Boat Tram Still Sidelined

Update: 1928 Melbourne Tram 496 will continue to substitute for 1934 Blackpool (England) Boat Tram 228 on The Embarcadero Tuesday and Wednesday, July 16-17, while Muni maintenance crews analyze the problem with one of the motors or bearings. We will provide updates on the progress of fixing the boat tram as available.

Muni Maintenance management tells us they will work to get the other Boat Tram, 233, operational for Muni Heritage Weekend, September 7-8, should the problem with 228 be worse than expected.

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Melbourne Tram Subs for Boat This Week

The popular 1934 Blackpool (England) open-topped “Boat Tram” encountered a problem at the end of its service week last Wednesday and is being worked on this week, so 1929 Melbourne Tram 496 will substitute for it on the special waterfront service Tuesday and Wednesday from 11 a.m. to 5 p.m. Muni assures us they’ll make every effort to return Boat service as quickly as possible.

The Melbourne tram is a sweet ride, and with windows that drop all the way down and an open center section, it provides great views and a breezy ride too. Come take a cruise, on the “Wonder from Down Under”.

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“Seattle’s Classic Waterfront Streetcars Stuck at Dead End”

The headline above adorns a sobering story in the Seattle Times about the dangers of taking streetcars for granted. It’s not about the new, modern South Lake Union line, which has already spurred a second line under construction and a plan for several more lines (on top of the newish light rail system).
It’s about the George Benson Waterfront Streetcar Line, opened in 1982 through the relentless efforts of its namesake, a long-time Seattle City Council member who died in 2004. George Benson believed the city’s dowdy waterfront would be helped by attractive public transportation. His personal advocacy made it happen. Five ex-Melbourne W2 class trams built between 1925 and 1930 (and identical to Muni’s No. 496) tooled along between the International District and central Seattle, mostly running alongside the surface street known as Alaskan Way, a rough equivalent of The Embarcadero in San Francisco.


Ex-Melbourne tram No. 605 on the Seattle Waterfront Streetcar line before it was shut down in 2007.

Beside the waterfront streetcar line, there’s another similarity to San Francisco: a double-deck freeway obscuring that waterfront boulevard and holding back its renaissance. After pitched political battles that went on for decades, Seattle is finally tearing down the Alaskan Way Viaduct because it’s seismically unsafe. (Cue Yogi Berra: “Deja vu all over again.”)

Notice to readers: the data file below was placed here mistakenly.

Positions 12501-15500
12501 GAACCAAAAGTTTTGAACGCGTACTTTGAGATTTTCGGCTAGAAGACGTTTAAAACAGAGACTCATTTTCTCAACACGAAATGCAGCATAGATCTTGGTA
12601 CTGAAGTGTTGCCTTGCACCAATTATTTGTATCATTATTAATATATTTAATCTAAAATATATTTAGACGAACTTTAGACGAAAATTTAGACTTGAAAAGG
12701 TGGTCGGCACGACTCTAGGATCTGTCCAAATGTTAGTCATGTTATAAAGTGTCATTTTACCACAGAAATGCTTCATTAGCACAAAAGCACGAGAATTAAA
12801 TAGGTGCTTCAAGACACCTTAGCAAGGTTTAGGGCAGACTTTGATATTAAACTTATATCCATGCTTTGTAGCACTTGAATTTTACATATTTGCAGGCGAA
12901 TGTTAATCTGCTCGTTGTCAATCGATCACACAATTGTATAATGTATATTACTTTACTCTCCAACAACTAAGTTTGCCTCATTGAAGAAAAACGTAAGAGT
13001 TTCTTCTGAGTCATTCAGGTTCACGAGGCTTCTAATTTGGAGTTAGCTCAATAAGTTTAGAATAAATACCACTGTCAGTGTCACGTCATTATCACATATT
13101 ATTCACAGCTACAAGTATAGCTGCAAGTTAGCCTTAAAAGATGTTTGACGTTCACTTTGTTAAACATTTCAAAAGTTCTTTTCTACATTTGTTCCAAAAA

The forthcoming demolition of the viaduct would probably have required a temporary shutdown of the waterfront streetcar, if it hadn’t already been “temporarily” shut down five years ago when its modest maintenance barn was ripped down for an outdoor sculpture garden and Metro — Seattle’s transit agency — kept finding excuses not to build a temporary replacement maintenance facility. (As we told Metro at the time, the cheap and simple facility created at Duboce and Market for the Trolley Festivals of the 1980s worked just fine for five years.)
The New York firm tasked with designing the reborn Alaskan Way (the freeway traffic is going into a tunnel) said last year they’d prefer pedicabs (those tourist contraptions you see on The Embarcadero) to vintage streetcars as part of the plan, but the City of Seattle now says streetcars may possibly fit into that new streetscape after all. But maybe modern ones, as on the other planned Seattle lines, instead of the Melbourne trams.
Meanwhile, the Seattle Times published an update saying that Metro is now listening to offers for its five ex-Melbourne trams, and that interests from St. Louis were out last week to kick the tires and may make an offer.
If there is a lesson here, we think it’s this: you cannot take what you have for granted. That’s especially true of projects driven to initial success by a single champion or a small group, no matter how much power they might have had at the time. You have to build an enduring constituency for such projects, both bottom-up (from merchants and neighborhood groups that benefit) and top-down (from elected officials, transit board members, etc.) The Seattle experience shows what can happen otherwise.
By the way, we (Market Street Railway) did consider the possibility of trying to acquire the Seattle trams awhile back, but believed Seattle supporters of George Benson’s dream should have every chance to resurrect the service there.
For the record, the five Melbourne trams are said to be in good condition, with the doors on one side sealed off (meaning they would have to operate as single-end cars in San Francisco or be restored to their original configuration. With open-platform center entrances, they require two operators, a significant cost consideration. And they would require significant electrical work to be put into service. (Similar work on Muni’s second Melbourne tram, No. 916, being done as the stretched-thin maintenance team has time, started more than two years ago, and is still not done.)
MSR continues to believe — and advocate — that the highest priority should be completing restoration of streetcars Muni already has. We specifically would like to see four streetcars in Muni’s possession restored that are double-ended and can be operated by a single-person crew: 1924 Market Street Railway Company home-built streetcar No. 798, 1923 New Orleans “Streetcar Named Desire” No. 913, 1926 Johnstown, Pennsylvania streetcar No. 351, and 1927 Osaka, Japan tram No. 151.
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